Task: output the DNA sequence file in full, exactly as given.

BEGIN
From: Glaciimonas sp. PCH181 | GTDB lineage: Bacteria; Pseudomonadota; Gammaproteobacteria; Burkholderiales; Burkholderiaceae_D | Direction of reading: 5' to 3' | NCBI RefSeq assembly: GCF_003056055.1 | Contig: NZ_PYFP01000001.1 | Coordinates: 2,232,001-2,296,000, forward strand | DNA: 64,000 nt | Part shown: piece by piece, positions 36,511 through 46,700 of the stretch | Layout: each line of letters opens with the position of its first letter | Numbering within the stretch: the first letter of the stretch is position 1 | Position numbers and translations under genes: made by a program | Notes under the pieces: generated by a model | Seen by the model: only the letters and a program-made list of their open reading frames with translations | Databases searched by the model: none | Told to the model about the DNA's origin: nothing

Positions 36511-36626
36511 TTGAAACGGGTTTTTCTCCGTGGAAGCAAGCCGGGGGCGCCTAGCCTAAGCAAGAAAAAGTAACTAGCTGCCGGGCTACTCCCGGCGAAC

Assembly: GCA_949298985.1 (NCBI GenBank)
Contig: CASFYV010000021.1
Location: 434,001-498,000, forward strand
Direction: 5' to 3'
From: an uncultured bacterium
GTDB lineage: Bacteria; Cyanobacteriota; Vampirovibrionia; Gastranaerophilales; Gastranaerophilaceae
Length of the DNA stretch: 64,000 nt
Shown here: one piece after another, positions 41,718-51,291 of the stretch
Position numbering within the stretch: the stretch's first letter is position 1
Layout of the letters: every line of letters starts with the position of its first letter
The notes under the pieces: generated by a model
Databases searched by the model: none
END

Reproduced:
From: Glaciimonas sp. PCH181 | GTDB lineage: Bacteria; Pseudomonadota; Gammaproteobacteria; Burkholderiales; Burkholderiaceae_D | Direction of reading: 5' to 3' | NCBI RefSeq assembly: GCF_003056055.1 | Contig: NZ_PYFP01000001.1 | Coordinates: 2,232,001-2,296,000, forward strand | DNA: 64,000 nt | Part shown: piece by piece, positions 36,511 through 46,700 of the stretch | Layout: each line of letters opens with the position of its first letter | Numbering within the stretch: the first letter of the stretch is position 1 | Position numbers and translations under genes: made by a program | Notes under the pieces: generated by a model | Seen by the model: only the letters and a program-made list of their open reading frames with translations | Databases searched by the model: none | Told to the model about the DNA's origin: nothing

Positions 36511-36626
36511 TTGAAACGGGTTTTTCTCCGTGGAAGCAAGCCGGGGGCGCCTAGCCTAAGCAAGAAAAAGTAACTAGCTGCCGGGCTACTCCCGGCGAAC

Assembly: GCA_949298985.1 (NCBI GenBank)
Contig: CASFYV010000021.1
Location: 434,001-498,000, forward strand
Direction: 5' to 3'
From: an uncultured bacterium
GTDB lineage: Bacteria; Cyanobacteriota; Vampirovibrionia; Gastranaerophilales; Gastranaerophilaceae
Length of the DNA stretch: 64,000 nt
Shown here: one piece after another, positions 41,718-51,291 of the stretch
Position numbering within the stretch: the stretch's first letter is position 1
Layout of the letters: every line of letters starts with the position of its first letter
The notes under the pieces: generated by a model
Databases searched by the model: none